But not to my bank, which wanted a fee to turn Citi’s debit card into cash. To avoid the fee, I had to take the card to a Citibank branch. I did so -- to be told that the amount on the card exceeded Citibank’s daily cash withdrawal limit. I took what Citi would give me, cautiously walked the cash down the street to my bank, and deposited it. The following day, I repeated the process. All told, between my attempt to set up an Internet password and my five visits to bank branches, it took two hours of my time to gain access to money that was already mine. Had the two branches not been close together, the transactions would have taken far longer, and I would have had to stroll through Washington carrying uncomfortably large amounts of cash.

This is the situation facing the millions of American workers, mainly in low-wage jobs, who now get their pay on a debit card rather than having it deposited into a bank account. Yes, I understand that paying wages via debit card may be useful to people who don’t have bank accounts, and I imagine debit cards are cheaper for employers or they wouldn’t use them. But as my experience showed, when you receive your pay on a debit card, you may well have a difficult time saving money in the bank. Which could leave you in a tough spot the next time you need $400.

The author has written several influential books on business and finance, including the very popular "The Box: How the Shipping Container Made the World Smaller and the World Economy Bigger."  His next book, "An Extraordinary Time: The End of the Postwar Boom and the Return of the Ordinary Economy," will be released in early November. 

Monday, July 25, 2016

Movie Monday: The Music of Strangers

There are almost 90 movie screens within a 15-minute drive of my current location.  There are many opportunities to see the 13th Star Trek movie, the seventh Ice Age movie or any number of movies involving people using weapons to kill other people or imaginary foes.

Or, on one screen, you can see "The Music of Strangers."

This is the film that I recommend.

The movie is an HBO documentary on The Silk Road Project, a group of musicians from various cultures who have been meeting and performing together since 2000.  The inspiration seems to have occurred first to cellist Yo-yo Ma, an American treasure who was born in Paris to Chinese parents.

There have been many virtuosic cellists (Pablo Casals and Jacqueline du Pre in the 20th century, for starters) but few who have coaxed as much emotion out of the instrument or who have promoted music education and international music with the energy Ma has brought to these projects.

This movie isn't a typical road-trip saga but joint performances of great joy, and sometimes sorrow, interwoven with the personal stories of several Silk Road musicians.  Some of their lives have been difficult, but the artists find meaning and comfort in their music.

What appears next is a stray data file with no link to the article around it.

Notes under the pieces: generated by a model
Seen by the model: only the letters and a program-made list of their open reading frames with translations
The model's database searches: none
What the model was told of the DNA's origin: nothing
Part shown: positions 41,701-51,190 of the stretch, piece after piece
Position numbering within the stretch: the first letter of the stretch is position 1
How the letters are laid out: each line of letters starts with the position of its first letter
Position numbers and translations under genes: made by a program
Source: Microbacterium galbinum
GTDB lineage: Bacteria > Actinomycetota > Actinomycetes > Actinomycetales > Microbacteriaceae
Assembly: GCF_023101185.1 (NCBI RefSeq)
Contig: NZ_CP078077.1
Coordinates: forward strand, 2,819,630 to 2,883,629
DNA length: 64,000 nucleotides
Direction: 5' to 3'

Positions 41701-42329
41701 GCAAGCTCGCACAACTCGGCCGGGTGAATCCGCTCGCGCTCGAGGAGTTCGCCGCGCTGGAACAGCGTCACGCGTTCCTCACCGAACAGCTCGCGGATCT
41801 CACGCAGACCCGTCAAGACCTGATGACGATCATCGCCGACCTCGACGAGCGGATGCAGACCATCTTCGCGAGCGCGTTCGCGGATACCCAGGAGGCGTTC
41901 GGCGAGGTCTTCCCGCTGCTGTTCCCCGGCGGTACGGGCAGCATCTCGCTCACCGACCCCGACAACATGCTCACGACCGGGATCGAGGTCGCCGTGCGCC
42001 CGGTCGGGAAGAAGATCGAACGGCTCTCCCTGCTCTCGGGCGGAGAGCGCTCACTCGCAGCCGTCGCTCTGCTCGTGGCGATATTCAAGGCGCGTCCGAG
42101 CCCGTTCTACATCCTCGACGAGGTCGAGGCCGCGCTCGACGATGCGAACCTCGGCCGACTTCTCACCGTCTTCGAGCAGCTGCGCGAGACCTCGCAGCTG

The message is simple: Music touches us in a more deeply human way than speech.  Its effects cross oceans and national borders.   It endures.

In a year marked by refugee crises, mass killings and dismal presidential campaigns, these truths are worth keeping in mind.

As one member of the ensemble remarks toward the end, "Nobody remembers who was the king when Beethoven was alive."

Sunday, July 24, 2016

Too Much Television


This morning I went to the Exxon station to fill up the car.

As soon as I started, a screen on the gas pump burst to life, and I saw Seth Myers saying something.  Then there were a couple commercials.

I resented this.  It's not that I meditate when I'm at the gas station or anything, but that doesn't mean I want to spend the time watching television either.

If you think about it, television has invaded all the little quiet spaces in our lives.

There's a television blaring "news" in the waiting lounge of the airport.

There's a television tuned to CNBC at the Fidelity office.

There's a television running food shows and advertisements as you wait in the line at the grocery store.

There are TWO televisions, always on, in the changing room at the gym.

There are televisions running in mani-pedi parlors.

There's a television broadcasting old movies in the doctor's waiting room.

There's a television running daytime dreck while the dental hygienist scrapes the crud off your teeth.

Enough, I say.

Friday, July 22, 2016

What Is a Portrait?

I used to think that I knew what a portrait was:  an image of a person, ideally offering a view into that person's unique essence.

But after seeing a big show -- "Human Interest: Portraits from the Whitney’s Collection" -- I'm not sure what to think.